Most agricultural water sources are often considered contaminated, due to poorly
maintained sanitation systems, polluted river streams and other water catchment areas.
Agricultural water used for irrigation and reconstitution of pesticides is suspected to play
a direct or indirect role in the transmission of human pathogens to fresh produce. The
contamination of fresh table grapes during pesticide spraying can therefore be seen as
a potential risk factor. This study focuses on identifying possible sources and levels of
bacterial contamination in a river, holding dam and tank in table grape production areas.
In addition, the ability of selected pathogens to attach and survive on table grape
surfaces was studied using transmission electron microscopy. Water sources sampled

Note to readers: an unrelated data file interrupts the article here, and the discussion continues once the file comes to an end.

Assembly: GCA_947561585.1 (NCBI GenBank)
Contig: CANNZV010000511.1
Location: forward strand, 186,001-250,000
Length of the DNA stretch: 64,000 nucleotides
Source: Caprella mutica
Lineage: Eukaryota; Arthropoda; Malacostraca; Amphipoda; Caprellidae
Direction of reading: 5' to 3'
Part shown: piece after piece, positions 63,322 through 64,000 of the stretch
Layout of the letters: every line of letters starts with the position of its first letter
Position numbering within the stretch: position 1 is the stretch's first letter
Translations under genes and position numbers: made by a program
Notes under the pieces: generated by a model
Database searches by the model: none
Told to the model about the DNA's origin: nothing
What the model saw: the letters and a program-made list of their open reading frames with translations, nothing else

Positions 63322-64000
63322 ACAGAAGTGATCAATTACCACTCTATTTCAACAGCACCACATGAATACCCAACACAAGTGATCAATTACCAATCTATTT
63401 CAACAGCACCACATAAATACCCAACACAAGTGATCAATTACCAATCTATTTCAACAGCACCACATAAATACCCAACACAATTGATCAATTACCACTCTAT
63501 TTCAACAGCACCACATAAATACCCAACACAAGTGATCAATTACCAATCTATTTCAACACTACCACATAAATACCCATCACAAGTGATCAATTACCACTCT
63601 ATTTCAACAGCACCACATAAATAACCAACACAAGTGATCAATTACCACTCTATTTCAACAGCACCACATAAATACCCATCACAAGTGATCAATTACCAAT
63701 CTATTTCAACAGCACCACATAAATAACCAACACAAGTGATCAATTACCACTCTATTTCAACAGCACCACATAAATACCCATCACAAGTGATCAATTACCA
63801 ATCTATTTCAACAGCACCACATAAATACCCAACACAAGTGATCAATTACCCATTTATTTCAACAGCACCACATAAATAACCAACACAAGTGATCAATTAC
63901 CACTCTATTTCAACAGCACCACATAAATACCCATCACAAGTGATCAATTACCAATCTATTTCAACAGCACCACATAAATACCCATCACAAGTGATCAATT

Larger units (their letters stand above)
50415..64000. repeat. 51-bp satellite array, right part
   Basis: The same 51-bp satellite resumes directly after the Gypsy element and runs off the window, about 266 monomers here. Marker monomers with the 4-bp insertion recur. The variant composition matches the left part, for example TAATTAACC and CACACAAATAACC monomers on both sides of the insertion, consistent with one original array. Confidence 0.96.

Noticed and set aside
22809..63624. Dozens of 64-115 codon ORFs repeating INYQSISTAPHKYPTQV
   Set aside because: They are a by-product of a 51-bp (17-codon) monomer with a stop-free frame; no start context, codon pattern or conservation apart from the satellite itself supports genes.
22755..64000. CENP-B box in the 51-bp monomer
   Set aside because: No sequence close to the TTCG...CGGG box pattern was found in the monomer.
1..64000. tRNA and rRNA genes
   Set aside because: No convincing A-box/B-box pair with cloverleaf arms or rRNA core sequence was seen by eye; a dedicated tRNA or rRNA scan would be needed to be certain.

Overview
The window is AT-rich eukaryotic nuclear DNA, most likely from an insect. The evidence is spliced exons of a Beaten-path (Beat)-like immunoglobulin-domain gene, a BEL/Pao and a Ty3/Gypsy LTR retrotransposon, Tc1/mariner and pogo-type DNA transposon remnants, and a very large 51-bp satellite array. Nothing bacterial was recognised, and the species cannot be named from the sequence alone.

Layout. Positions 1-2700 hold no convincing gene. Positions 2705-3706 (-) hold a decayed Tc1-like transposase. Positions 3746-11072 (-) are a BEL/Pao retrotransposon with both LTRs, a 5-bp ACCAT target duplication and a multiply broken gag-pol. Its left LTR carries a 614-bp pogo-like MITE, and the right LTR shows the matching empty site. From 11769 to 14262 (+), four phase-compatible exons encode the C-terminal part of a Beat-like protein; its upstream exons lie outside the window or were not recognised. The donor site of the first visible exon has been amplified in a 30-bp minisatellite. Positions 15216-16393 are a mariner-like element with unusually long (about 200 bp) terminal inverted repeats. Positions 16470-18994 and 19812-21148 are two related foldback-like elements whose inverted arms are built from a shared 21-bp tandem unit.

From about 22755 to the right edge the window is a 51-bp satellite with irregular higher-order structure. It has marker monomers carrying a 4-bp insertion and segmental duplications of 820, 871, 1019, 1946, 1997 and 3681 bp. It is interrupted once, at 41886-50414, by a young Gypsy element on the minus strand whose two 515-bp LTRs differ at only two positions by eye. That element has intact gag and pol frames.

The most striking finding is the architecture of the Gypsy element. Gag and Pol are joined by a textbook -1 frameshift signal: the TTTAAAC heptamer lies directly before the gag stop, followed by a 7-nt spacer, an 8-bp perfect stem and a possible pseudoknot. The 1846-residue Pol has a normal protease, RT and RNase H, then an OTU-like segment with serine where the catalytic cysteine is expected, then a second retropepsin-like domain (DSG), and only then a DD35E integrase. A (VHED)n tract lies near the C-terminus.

in this study were found to be microbiologically contaminated. Microbial populations
varied with season, sampling period within a season and water treatment conditions. No
human pathogens were detected under natural field conditions on crops irrigated with
contaminated water used for reconstituting agricultural pesticides. This study further
showed a wide range of pesticide products that permitted survival and multiplication of
most of the tested foodborne pathogens i.e. Escherichia coli 157:H7, Listeria
monocytogenes, Salmonella enterica subsp. enterica serovar Typhimurium and
Staphylococcus aureus. This information provides insight into the potential risk that may
be associated with table grapes due to the use of contaminated water. These findings
highlight the importance of considering pesticides used, water quality and spray
schedules prior to application. Detailed risk assessment studies on the potential of
contaminated irrigation water and the actual link with foodborne disease outbreaks have
not been investigated and should in future be determined as well as intervention
Mini Dissertation (MSc)--University of Pretoria, 2016.